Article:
vors to please their young acquaintances, began themselves taking an interest in the things. From a pleasure it gradually became a study, and a most fascinating one; and soon there were no more enthusiastic collectors than the people advanced in years, wealth, position, and social, literary, and scientific attainments. And to-day many great people turn with pleasure from the cares of their life to the pages of their stamp albums, to look over the numerous evidences of the growth of the postal system, or to help some young friend in the filling up of a modest little blank-book.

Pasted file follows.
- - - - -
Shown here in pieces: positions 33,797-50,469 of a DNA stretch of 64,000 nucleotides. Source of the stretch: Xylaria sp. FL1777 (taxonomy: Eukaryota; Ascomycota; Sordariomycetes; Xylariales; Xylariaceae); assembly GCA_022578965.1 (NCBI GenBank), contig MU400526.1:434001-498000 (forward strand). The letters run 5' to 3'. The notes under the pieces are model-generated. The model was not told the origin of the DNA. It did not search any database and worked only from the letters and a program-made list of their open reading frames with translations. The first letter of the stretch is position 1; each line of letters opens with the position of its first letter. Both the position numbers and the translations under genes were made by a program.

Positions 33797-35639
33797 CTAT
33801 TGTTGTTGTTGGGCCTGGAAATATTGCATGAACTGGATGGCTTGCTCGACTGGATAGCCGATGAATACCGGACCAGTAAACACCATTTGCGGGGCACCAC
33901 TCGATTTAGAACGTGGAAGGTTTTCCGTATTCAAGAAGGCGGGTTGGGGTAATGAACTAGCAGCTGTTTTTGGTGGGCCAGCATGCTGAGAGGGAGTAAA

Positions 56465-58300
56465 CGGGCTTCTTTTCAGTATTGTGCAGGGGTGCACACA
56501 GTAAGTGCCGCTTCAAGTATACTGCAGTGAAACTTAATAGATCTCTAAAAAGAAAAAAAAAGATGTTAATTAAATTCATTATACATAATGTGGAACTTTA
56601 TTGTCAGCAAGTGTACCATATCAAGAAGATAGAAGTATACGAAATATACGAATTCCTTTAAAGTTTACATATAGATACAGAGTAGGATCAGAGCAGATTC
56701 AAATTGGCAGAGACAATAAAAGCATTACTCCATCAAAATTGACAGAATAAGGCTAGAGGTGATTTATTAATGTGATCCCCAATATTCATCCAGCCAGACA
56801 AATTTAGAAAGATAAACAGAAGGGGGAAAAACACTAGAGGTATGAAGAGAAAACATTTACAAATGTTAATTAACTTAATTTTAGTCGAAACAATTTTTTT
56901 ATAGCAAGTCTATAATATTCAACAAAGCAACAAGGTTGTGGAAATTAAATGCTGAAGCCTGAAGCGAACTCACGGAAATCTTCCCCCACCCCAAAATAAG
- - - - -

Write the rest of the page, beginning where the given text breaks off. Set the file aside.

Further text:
In spite of the ridicule which has been heaped upon the collector of stamps, the interest in stamp-collecting is as great to-day as it was a dozen years ago, and from Prince Edward Island to Australia will be found stamp "merchants," as they delight to call themselves, stamp papers, and stamp agencies, to supply the continually increasing demands of young and old collectors. Societies exist in several countries, at the meetings o